Country Journal/November 18, 2015

George mislaid his one and only pair of reading glasses and I mislaid my car key weeks ago; both are still missing. Our mantra is, “It’s here somewhere and eventually it will surface.” In the meantime I press on regardless with a very ambitious weeding, housecleaning, re-ordering, and organizing of my house. It’s an awful job, beyond boring, but it must be done. It won’t be done unless I do it. Everything else, including writing, is on hold. I can do daily journal entries so I am beginning a series of those. Whether anyone in the world is interested in reading them is another matter altogether.

But I did promise one friend that I would stick with it and get the house in order and the surplus removed. I promised another friend that I would relate the story of the glass-sided china cabinet key.

We’ve now been in Arkansas eight years and I think, maybe, this coming year will finally see everything unpacked and set into place. Never again will I work on painting and fixing up a house while living in it. Nightmare.

All right, then, to my story: The china cabinet is a Victorian piece from my paternal grandmother’s household. I have only three pieces of furniture that were hers. This is one of them. It rests on ball and claw feet. The sides and the front are glass. The door bows outward with a curved glass insert. It opens and closes with a small key. China cabinet is still in the warehouse in town. Before it can be moved here and set into its proper place I must do a lot of cleaning up in the living room. For one thing there must be a clear path for the movers to get this very fragile piece of furniture off the truck, into the house, and into place on the east wall of the room. I’ve quite a bit of make ready to do before this can happen.

In the meantime, in other rooms of the house I am, in addition to cleaning and getting rid of stuff that should have been thrown away years ago, making some minor changes. I decided to replace some curtain tiebacks. That sent me to the internet to see what was available and at what price. Do I want to buy something or make it myself? I investigated and discovered that there were some very handsome vintage tiebacks out there–for a price. And, if they are described as “vintage French passementerie” the price goes through the roof. Even “rustic” and “handmade” pieces were more than I wanted to spend. With twisted cords, tassels, and embellishments floating through my mind I went to bed night before last. So help me, I dreamed about curtain tiebacks. Towards morning I came wide awake and thought, “Where the heck is the key to the china cabinet?” The reason for this odd mental association is that for years, before one of the cats destroyed it, that particular small key had been decorated with a fancy tassel I had picked up somewhere for next to nothing. That fussy little pink and green tassel popped into my head because I had tassels on the brain and that led me naturally to think of that darned key.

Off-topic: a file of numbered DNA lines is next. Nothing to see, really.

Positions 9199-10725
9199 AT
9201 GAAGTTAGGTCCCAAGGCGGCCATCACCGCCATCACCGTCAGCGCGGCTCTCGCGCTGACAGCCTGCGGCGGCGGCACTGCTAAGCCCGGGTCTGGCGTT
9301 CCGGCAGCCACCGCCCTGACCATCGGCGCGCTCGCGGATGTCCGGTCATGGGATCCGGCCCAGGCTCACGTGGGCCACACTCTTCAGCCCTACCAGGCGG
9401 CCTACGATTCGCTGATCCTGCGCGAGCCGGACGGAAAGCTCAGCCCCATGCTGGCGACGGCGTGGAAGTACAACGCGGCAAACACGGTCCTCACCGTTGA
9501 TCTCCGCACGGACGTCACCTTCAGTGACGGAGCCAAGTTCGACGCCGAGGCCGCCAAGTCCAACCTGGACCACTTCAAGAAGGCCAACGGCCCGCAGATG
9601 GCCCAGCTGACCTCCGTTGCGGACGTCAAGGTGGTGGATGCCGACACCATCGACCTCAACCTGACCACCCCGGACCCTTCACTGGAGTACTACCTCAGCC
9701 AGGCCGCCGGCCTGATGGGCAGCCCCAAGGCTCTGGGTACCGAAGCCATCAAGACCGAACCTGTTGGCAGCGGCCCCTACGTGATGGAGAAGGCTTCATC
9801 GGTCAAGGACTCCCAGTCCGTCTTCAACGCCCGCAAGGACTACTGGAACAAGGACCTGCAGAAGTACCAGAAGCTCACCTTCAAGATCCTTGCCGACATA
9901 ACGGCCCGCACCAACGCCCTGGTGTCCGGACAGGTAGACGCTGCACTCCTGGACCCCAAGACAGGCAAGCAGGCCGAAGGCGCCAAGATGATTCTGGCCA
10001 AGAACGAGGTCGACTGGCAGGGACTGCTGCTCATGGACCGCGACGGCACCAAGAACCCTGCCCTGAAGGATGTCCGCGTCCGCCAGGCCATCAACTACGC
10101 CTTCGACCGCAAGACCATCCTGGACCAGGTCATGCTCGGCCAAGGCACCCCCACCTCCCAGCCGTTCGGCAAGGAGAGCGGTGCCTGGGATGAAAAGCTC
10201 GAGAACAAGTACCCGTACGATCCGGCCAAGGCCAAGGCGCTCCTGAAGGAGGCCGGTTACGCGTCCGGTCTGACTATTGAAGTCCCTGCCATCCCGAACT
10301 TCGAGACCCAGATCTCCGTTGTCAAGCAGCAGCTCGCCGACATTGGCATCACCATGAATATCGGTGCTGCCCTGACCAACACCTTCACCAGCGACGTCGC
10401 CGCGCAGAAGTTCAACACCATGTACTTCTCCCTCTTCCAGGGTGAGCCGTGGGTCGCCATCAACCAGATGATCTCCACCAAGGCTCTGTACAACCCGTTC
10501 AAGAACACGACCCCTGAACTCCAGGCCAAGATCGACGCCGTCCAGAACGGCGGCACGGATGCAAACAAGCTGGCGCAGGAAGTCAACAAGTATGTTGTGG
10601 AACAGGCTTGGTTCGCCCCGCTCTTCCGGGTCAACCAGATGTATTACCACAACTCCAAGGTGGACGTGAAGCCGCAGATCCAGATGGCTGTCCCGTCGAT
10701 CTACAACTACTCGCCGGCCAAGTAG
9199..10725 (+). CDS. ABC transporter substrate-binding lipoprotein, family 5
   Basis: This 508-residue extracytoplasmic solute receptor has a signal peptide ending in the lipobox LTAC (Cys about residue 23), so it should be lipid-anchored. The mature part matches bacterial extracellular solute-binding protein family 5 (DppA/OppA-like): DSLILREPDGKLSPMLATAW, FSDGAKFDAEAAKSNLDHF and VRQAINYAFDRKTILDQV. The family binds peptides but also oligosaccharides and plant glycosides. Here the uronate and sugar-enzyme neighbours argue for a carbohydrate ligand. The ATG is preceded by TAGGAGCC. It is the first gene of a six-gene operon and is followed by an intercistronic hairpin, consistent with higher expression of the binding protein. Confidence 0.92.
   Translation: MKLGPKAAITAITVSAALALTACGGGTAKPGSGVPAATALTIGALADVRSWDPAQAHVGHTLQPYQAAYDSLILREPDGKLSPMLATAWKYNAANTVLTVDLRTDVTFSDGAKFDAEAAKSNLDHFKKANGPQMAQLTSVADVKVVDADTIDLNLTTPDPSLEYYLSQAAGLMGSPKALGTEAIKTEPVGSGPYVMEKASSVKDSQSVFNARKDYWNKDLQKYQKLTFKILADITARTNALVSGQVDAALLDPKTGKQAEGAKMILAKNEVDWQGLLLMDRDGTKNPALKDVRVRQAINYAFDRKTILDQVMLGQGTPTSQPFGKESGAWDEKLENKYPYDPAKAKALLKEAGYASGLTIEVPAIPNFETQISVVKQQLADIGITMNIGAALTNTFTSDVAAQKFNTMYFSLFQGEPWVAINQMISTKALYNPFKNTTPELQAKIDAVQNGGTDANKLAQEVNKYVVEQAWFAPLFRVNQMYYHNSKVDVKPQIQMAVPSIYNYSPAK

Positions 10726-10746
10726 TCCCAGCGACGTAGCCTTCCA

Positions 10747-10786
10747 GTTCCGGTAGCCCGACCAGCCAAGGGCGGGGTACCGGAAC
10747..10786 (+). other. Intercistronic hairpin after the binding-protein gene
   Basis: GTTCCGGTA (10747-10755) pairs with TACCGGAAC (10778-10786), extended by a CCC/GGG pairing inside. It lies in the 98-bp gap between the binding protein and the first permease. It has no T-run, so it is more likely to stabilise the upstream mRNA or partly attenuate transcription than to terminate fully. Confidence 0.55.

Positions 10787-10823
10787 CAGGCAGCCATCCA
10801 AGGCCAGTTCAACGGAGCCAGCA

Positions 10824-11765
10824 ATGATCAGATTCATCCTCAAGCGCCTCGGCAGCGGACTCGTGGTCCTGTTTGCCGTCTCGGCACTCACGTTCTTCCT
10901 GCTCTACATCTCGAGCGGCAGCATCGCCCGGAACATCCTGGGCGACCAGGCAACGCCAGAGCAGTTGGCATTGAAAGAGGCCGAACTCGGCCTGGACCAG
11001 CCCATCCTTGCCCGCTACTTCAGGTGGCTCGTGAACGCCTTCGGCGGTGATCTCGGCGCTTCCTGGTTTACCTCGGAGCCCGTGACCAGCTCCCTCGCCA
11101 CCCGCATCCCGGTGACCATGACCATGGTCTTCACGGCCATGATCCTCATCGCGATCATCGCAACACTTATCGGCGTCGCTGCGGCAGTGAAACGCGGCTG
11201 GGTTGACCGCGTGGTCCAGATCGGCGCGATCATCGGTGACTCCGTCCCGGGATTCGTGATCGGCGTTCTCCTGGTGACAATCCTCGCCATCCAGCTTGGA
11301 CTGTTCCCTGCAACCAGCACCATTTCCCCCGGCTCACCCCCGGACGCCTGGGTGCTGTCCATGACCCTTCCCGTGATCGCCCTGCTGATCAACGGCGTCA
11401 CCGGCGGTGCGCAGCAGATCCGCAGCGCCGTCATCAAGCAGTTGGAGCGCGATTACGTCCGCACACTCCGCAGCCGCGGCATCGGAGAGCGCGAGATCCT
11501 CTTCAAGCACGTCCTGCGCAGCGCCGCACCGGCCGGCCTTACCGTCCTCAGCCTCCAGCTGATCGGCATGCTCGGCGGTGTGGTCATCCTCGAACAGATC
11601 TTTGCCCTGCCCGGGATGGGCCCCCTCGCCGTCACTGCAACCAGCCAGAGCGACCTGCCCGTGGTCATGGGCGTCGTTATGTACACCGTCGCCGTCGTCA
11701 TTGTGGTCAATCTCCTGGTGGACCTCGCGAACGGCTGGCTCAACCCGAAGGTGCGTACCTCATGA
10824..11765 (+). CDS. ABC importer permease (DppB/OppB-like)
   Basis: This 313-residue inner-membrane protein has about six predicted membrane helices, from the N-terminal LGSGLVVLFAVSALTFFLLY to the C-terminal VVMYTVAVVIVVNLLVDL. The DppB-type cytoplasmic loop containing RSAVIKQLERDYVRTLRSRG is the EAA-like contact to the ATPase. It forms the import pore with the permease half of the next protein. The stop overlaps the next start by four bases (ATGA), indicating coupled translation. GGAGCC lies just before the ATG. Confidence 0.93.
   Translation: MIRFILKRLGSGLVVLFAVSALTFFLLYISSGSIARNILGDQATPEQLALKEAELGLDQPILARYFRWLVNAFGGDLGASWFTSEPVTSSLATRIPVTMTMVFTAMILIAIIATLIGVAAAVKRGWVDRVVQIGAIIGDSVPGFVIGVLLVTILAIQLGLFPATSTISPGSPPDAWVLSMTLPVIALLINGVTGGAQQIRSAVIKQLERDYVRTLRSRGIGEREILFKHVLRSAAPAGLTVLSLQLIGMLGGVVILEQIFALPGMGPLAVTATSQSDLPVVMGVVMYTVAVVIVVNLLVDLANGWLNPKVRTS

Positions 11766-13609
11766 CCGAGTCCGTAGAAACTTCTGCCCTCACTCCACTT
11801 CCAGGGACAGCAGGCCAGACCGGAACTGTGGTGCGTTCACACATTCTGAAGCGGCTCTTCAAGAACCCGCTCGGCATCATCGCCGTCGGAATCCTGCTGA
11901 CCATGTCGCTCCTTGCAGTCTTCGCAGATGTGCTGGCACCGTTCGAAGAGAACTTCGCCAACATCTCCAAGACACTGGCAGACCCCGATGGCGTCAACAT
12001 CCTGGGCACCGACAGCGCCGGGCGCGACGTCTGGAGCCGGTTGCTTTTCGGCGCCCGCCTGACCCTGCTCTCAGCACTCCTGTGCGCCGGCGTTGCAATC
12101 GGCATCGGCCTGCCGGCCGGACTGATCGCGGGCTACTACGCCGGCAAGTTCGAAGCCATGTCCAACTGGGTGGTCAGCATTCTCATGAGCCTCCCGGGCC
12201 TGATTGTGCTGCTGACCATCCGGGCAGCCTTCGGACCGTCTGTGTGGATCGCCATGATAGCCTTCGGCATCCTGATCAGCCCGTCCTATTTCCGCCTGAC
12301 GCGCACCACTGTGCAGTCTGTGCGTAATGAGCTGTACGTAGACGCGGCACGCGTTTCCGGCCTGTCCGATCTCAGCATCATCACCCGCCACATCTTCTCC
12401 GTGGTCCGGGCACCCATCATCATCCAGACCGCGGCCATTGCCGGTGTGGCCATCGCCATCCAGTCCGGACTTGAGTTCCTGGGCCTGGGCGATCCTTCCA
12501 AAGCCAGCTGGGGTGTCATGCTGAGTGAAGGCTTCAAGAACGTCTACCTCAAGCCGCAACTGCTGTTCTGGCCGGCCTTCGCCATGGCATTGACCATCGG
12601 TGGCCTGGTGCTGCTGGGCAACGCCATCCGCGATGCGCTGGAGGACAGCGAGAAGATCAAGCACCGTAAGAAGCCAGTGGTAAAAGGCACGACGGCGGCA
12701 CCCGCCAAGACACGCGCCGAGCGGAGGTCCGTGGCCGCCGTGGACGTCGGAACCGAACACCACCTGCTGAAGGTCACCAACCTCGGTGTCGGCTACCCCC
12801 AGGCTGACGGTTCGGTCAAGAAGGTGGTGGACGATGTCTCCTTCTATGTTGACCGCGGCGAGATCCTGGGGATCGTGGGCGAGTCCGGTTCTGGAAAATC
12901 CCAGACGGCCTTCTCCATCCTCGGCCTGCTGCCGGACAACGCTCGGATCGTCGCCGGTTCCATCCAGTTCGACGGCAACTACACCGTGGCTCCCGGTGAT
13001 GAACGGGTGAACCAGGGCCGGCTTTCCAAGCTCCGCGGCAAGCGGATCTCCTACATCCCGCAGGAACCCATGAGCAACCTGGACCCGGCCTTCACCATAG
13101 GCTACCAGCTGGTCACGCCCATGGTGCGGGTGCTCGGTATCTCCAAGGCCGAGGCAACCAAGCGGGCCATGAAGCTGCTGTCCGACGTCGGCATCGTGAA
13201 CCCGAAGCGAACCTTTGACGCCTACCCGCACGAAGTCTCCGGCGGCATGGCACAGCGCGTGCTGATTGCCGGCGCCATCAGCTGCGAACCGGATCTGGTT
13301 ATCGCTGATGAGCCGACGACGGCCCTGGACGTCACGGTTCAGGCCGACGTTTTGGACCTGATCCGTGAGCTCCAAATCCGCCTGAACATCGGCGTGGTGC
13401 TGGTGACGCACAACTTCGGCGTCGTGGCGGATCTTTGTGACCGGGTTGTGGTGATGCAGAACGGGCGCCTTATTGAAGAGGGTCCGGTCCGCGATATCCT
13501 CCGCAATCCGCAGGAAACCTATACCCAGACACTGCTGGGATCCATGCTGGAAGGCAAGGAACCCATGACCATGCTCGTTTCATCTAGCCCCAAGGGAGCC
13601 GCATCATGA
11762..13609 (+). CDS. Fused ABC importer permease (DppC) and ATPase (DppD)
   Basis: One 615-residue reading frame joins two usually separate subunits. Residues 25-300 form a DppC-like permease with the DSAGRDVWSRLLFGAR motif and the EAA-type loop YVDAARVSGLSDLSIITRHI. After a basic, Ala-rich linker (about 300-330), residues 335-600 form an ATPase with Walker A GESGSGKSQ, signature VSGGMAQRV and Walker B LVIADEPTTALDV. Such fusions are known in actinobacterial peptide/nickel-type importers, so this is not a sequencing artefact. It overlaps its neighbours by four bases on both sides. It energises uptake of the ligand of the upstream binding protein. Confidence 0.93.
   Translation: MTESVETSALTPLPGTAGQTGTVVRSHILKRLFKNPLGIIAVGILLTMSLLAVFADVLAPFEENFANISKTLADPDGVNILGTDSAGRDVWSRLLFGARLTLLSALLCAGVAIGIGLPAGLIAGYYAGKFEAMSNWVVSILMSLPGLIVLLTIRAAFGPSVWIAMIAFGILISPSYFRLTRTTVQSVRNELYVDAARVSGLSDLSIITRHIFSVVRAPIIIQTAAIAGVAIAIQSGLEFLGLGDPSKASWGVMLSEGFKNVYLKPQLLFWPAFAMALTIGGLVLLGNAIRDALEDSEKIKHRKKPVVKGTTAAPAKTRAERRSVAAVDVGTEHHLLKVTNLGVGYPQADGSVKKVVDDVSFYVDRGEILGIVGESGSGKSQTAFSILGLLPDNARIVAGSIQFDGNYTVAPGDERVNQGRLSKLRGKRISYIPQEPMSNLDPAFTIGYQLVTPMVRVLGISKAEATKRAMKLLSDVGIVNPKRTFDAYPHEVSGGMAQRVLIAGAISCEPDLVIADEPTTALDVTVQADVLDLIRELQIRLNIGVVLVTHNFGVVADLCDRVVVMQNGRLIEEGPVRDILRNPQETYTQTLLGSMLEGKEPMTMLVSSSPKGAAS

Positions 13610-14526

That led to another memory–my mother’s distress when she lost the key to the Seth Thomas clock, whose striking chime marked all the hours of my childhood. “It’s a hundred years old.” she said. “Why did I have to be the person who lost the key?” We never did find that key, but eventually an old watchmaker with a huge inventory managed to come up with a replacement key that did work. The old clock needs major repairs to both the case and the works, but the key is in the clock case because I never put it anywhere else. We had the devil’s own time finding a replacement key in St. Louis in the 1950s. It would be a forlorn hope in Arkansas in 2015. Right now the Seth Thomas is gathering dust in one corner of the living room behind something else so the cats can’t knock it over.

George showed up. I related my worry concerning the key. Now I’ve been keeping house a long time and I’ve been through innumerable moves. I have learned a few things about packing and organizing so that small items don’t vanish. Also I have established some regular routines. “If I was using my head when we left Texas, which is open to doubt, I would have done the sensible thing and stacked all the shelves at the bottom of the cabinet and then left the key in the lock.” I said. “But I haven’t given the matter a thought in years and heaven only knows what I did eight years ago.”